I come from a long line of educators in my family. My great grandfather Madison Sarratt was a math professor at Vanderbilt University, and he eventually served as Vanderbilt University Dean of Students. He was so respected and beloved by his students and colleagues that the current student center is named after him. His famous quote on honesty not only shaped the present-day honor code at Vanderbilt, but also engrained my belief that character and integrity are paramount to high test scores.
Today I am going to give you two examinations, one in trigonometry and one in honesty. I hope you will pass them both, but if you must fail one, let it be trigonometry.” Madison Sarratt
I constantly reminded my students of the quote before a test and “to not ever sacrifice your integrity over a Spanish exam.” His legacy of character and honesty is a key piece of FBRA’s mission statement and continues to impress and influence not only the students at Vanderbilt University, but the students and staff, and the entire FBRA community.
Our mission is “to build character and integrity for a lifetime of learning and service.” We believe that one’s level of character and integrity will define their success and, more importantly, their happiness more than one’s ability to read complicated Spanish text or solve a complex algebraic equation. While recent FBRA graduates are gaining acceptance to the prestigious NC School of Science and Math (Deron Bakker ‘15) and are being awarded as Morehead-Cain scholars (Caleb Walker-Wilson ‘12), the unforgettable and character-building lessons learned while paddling a challenging whitewater rapid or the growth and confidence that result from performing on the stage of the Orange Peel in front of hundreds of people (insert photo here of OP concert?) are what define the FBRA experience and produce leaders that stand out from their peers.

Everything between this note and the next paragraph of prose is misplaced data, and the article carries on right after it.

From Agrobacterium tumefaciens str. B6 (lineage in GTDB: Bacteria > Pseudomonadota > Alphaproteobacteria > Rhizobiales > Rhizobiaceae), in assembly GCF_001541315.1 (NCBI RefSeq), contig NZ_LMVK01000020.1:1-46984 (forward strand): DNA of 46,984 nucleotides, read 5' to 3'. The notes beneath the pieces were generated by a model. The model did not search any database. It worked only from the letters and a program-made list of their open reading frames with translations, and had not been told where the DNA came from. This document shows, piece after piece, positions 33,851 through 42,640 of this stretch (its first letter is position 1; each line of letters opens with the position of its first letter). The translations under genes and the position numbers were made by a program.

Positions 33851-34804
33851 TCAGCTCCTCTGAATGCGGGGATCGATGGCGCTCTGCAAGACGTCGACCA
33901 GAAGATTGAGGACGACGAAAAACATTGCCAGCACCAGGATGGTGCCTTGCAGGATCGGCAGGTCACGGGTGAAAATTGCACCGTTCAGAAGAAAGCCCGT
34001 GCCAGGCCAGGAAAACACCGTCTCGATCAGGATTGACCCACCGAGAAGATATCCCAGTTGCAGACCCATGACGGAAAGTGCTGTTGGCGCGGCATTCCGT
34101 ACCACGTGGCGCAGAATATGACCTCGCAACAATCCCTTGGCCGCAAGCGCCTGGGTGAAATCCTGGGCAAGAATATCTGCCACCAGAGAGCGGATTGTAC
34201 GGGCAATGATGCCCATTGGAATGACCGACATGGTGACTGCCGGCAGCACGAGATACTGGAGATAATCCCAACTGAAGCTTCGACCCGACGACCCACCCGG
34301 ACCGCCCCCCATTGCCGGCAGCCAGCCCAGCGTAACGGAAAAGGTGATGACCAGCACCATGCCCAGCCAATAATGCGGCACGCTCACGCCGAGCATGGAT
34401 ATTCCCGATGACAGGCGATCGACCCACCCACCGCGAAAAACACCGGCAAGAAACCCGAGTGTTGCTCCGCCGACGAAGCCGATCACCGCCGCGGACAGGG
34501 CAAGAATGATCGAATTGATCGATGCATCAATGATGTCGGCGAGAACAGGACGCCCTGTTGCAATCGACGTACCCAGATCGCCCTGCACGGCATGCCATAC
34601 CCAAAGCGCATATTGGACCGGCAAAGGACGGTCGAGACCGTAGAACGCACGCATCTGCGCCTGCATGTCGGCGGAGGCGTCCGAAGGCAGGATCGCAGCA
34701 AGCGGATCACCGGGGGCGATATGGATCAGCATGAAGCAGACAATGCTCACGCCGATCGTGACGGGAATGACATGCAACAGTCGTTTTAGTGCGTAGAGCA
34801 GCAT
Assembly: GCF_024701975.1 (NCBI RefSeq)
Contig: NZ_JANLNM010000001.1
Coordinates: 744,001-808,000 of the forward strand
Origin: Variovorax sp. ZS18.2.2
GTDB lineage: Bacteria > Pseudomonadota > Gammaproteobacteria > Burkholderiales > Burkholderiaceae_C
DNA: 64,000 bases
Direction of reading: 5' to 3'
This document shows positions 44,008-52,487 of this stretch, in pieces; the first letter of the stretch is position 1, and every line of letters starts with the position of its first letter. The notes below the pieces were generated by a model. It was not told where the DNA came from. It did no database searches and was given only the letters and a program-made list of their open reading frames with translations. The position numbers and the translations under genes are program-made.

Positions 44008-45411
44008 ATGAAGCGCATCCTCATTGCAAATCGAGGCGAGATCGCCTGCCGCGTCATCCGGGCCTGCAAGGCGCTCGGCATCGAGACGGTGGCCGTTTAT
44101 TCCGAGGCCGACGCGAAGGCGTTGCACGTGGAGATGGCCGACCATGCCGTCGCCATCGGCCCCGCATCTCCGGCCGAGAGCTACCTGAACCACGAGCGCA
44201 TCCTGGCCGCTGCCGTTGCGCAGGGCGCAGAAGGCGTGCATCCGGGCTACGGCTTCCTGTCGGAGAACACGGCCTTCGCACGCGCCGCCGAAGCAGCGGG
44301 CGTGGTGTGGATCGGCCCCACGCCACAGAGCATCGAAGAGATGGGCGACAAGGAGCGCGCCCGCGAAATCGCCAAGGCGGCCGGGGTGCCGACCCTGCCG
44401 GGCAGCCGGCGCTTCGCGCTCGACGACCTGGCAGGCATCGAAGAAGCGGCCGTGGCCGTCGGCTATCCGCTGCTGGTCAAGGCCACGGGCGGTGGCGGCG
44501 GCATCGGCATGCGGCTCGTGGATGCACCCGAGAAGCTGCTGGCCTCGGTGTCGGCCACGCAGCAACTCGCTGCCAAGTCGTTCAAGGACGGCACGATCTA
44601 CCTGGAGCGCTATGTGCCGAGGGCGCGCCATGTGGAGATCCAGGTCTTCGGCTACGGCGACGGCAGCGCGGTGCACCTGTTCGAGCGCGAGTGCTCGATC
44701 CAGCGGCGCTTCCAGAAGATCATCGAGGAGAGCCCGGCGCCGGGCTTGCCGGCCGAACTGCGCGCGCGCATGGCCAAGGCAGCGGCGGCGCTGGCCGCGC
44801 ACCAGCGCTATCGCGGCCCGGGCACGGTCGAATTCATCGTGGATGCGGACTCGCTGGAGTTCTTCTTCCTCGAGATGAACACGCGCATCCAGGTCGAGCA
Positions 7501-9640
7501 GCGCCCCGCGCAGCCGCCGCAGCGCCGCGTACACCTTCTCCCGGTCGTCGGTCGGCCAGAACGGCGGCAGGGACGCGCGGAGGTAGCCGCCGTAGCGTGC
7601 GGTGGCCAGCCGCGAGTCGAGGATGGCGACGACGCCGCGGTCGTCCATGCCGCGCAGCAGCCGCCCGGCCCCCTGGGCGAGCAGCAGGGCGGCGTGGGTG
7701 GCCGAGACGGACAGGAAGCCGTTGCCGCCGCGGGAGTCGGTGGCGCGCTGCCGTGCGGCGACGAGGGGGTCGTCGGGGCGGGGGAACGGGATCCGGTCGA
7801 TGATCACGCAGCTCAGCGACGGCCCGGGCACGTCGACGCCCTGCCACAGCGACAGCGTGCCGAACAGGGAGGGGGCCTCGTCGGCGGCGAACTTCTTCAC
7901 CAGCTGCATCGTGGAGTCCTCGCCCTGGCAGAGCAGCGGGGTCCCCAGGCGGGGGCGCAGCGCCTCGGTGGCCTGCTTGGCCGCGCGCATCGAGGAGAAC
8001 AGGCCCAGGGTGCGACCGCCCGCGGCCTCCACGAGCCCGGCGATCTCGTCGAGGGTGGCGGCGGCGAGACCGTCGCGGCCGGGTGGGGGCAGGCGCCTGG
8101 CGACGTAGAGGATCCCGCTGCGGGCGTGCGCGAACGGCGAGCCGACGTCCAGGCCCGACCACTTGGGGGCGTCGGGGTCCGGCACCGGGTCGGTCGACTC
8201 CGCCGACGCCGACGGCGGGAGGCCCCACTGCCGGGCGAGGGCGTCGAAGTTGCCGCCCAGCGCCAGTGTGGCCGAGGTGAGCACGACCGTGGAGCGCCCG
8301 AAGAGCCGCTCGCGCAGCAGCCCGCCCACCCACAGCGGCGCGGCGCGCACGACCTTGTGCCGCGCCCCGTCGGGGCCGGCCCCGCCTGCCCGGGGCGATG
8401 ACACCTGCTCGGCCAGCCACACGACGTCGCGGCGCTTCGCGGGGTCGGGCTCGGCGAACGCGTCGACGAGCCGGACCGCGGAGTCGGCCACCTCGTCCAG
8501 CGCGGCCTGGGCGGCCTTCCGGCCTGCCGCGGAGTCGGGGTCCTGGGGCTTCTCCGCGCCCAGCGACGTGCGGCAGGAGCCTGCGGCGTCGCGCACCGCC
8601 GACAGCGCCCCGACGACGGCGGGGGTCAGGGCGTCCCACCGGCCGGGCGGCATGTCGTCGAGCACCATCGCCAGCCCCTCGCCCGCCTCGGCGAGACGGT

A parent of a recent graduate recently shared the following about their son’s experience at FBRA:
We saw a confidence emerge in him that we’d never seen before. This school developed strength of character, organizational skills, self-reliance, confidence in challenging and new situations, environmental stewardship and respect for teachers and school. Setting personal standards of excellence in these areas was expected, and he rose to that challenge. When he graduated in eighth grade, staff and fellow classmates considered him a leader with integrity who treated everyone with kindness. He transformed from a boy with tears in his eyes on the first day of sixth grade, to a mature, confident, young man who didn’t want to leave what he considered “the best school in the world.” The many lessons he learned during middle school positively shaped who he is today and remain inherent in him.
As our salamanders grow and follow their pursuits whether it be higher education, work, or travel, they will be equipped with the skills and tools to not only succeed, but to emerge as leaders committed to contributing to the betterment of society. We look forward to sharing their extraordinary stories in this publication, and please feel free to comment on this blog post in the space below.
Sincerely, Will Yeiser